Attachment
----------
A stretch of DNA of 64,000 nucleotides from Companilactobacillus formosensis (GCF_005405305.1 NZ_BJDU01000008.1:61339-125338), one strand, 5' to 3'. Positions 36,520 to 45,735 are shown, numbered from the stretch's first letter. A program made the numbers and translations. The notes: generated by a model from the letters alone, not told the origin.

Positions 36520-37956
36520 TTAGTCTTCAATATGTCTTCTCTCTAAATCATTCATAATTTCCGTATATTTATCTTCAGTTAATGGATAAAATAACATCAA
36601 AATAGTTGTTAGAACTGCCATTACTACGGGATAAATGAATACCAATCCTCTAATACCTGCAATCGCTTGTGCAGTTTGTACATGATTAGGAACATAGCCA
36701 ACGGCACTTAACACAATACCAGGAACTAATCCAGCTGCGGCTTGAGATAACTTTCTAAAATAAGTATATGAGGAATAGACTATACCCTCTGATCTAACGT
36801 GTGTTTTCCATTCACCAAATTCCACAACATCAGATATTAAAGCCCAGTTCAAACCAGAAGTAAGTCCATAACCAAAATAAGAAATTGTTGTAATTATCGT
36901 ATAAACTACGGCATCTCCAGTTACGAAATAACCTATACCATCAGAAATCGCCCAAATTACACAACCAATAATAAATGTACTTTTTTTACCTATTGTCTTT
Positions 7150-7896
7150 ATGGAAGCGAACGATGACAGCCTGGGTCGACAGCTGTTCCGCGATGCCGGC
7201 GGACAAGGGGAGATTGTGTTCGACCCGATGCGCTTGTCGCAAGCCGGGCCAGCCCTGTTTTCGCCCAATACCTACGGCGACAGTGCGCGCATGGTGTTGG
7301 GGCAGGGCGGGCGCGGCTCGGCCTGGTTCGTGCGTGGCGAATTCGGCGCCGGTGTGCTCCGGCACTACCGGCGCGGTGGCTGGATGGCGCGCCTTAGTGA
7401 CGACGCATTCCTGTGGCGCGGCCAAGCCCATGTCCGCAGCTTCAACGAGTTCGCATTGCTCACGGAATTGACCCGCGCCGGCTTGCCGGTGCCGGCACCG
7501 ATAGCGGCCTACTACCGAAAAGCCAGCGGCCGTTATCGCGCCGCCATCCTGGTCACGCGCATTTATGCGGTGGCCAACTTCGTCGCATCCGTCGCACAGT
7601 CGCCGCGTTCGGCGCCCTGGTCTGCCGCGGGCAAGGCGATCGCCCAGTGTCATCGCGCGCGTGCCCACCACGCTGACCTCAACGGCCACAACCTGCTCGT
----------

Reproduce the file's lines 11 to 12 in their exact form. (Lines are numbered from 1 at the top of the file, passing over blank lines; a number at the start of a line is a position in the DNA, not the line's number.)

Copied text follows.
7301 GGCAGGGCGGGCGCGGCTCGGCCTGGTTCGTGCGTGGCGAATTCGGCGCCGGTGTGCTCCGGCACTACCGGCGCGGTGGCTGGATGGCGCGCCTTAGTGA
7401 CGACGCATTCCTGTGGCGCGGCCAAGCCCATGTCCGCAGCTTCAACGAGTTCGCATTGCTCACGGAATTGACCCGCGCCGGCTTGCCGGTGCCGGCACCG